Whilst we are certainly not indicating that women are unable to perform the same exercises as men, or visa-versa, or shouldn’t partake in certain activities or challenges, it is obvious that males and females have a number of biological and genetic differences which begs the question – should both genders train in the same way in order to achieve the same results?
Looking back at the old hunter-gatherer times would suggest that our bodies are set up differently in order to perform different tasks – neither more or less important – but requiring different strengths nonetheless. A man would be expected to run, hunt, gather and return with the kill in order to feed the tribe. Whilst a woman would need to carry a child, give birth, nurture the young, carry the child with them through their younger years and look after life back in the community.
Their tasks require different aspects of fitness – men needing explosive energy and muscular strength, women needing muscular endurance – so surely, their bodies would respond differently to training and require different techniques in order to develop them.
So what are some of these differences and how can we use the knowledge to our advantage to make our training as efficient and effective as possible?
There are important physical and physiological differences between the two sexes, such as the amount of muscle they carry, their hormones and base-level strength.
Men and women who don’t train have the same fibre type distribution, however, with training this changes. In general, strength training stimulates women’s fibres to convert to type I and men’s fibres to type IIa. The result is that women are more resistant to fatigue than men. Therefore, in order to grow to their full potential women should perform more reps per set. This makes sense considering the endurance women would have needed in the distant past.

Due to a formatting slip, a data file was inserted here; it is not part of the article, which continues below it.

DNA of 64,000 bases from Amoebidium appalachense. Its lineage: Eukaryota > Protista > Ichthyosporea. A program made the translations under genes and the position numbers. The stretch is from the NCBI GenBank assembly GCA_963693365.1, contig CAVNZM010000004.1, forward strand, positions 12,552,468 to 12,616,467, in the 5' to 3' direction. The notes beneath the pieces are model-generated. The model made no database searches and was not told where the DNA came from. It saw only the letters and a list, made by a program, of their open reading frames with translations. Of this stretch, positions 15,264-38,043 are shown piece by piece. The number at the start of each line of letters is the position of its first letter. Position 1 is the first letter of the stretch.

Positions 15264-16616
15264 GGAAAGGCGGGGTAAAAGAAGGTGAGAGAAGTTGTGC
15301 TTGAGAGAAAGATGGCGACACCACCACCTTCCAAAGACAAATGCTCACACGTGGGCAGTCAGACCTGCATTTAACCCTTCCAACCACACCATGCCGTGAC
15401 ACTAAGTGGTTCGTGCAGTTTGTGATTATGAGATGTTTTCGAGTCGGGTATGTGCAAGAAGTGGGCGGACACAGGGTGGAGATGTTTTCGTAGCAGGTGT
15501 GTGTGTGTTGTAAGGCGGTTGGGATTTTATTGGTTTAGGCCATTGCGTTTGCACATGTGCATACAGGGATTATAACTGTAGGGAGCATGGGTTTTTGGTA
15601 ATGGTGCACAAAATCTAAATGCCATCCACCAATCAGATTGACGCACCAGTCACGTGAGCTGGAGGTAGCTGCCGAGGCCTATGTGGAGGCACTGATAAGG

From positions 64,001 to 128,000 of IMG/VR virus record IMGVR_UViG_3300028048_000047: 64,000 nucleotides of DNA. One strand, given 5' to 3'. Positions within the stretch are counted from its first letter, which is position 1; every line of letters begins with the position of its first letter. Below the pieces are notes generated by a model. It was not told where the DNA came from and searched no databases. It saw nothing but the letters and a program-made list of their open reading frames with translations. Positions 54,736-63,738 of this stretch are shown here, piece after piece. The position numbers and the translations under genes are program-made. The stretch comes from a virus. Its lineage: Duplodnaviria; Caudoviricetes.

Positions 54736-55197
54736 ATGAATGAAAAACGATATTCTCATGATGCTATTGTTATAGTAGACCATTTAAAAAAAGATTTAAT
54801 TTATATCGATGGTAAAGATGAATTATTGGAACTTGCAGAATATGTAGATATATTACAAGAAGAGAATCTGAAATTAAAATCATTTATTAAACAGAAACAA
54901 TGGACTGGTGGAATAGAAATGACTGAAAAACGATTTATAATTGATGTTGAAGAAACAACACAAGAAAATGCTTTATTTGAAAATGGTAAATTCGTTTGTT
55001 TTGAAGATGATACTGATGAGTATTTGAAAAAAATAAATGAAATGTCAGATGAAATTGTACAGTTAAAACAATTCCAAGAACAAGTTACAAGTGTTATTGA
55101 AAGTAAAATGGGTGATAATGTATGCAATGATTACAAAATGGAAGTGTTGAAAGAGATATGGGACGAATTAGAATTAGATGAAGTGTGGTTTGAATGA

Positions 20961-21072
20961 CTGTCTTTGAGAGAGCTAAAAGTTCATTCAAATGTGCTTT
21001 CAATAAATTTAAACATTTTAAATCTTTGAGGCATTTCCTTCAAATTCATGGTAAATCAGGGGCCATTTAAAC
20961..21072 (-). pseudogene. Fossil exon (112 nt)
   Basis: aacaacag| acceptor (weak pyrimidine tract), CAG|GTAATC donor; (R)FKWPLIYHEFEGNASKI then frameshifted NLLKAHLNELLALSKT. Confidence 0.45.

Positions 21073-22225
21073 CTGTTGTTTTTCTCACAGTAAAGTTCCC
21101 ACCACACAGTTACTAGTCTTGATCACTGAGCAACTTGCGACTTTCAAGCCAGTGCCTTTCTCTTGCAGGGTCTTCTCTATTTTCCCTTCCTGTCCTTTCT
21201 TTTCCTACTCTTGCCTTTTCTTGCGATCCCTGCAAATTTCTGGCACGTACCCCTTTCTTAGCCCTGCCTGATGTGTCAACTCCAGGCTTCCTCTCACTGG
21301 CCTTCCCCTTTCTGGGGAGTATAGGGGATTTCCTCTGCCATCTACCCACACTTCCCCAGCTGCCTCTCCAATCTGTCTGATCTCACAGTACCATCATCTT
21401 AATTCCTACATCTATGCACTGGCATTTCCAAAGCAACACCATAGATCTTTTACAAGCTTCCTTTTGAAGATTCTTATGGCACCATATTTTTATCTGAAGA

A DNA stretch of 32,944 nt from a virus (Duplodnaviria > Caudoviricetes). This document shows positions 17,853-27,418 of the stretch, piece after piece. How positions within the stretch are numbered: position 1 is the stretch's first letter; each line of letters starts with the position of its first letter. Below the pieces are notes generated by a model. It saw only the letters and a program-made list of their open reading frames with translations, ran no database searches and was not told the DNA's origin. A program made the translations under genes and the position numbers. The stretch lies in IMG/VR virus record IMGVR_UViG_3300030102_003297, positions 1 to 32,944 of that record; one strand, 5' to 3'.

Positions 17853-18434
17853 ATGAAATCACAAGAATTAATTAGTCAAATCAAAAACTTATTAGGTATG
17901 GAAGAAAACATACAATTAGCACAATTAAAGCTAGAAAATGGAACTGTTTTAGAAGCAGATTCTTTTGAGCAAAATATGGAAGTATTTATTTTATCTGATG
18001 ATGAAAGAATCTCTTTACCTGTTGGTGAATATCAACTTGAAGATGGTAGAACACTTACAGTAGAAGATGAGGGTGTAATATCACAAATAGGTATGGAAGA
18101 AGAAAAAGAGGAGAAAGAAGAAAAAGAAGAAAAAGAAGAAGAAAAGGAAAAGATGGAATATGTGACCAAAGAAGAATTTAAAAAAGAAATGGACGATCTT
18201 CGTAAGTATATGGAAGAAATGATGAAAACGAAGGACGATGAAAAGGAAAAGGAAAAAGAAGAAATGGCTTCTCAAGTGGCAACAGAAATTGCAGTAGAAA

The superior endurance of women, however, disappears when training with weight near to their 1 rep max. Whilst women’s muscles have great endurance, men have a more efficient nervous system. This makes men more explosive than women and more capable of generating force quicker. This means that men can perform more reps than women when training at very high intensities. This explosive power would have been necessary when hunting.
Another difference is the structure of the pelvis. A posture known as lumbar lordosis is a very common condition in women. It is where the pelvis is tilted too far forward and tends to result in an over-arch in the lower back – it can cause pain through increased pressure on the spine. Many strength training exercises can accentuate this condition, but it doesn’t mean that they need to be avoided they just need to be performed correctly with the correct posture. If you find an over-arched back is something you suffer with, try doing plenty of hip extension exercises, build a strong core and strengthen your hamstrings. These exercises will help to tilt your pelvis back into a more neutral position.
Neither sex should shy away from any type of training but if you want to reach your full potential then it could be useful to understand how your body works and what it will respond to best.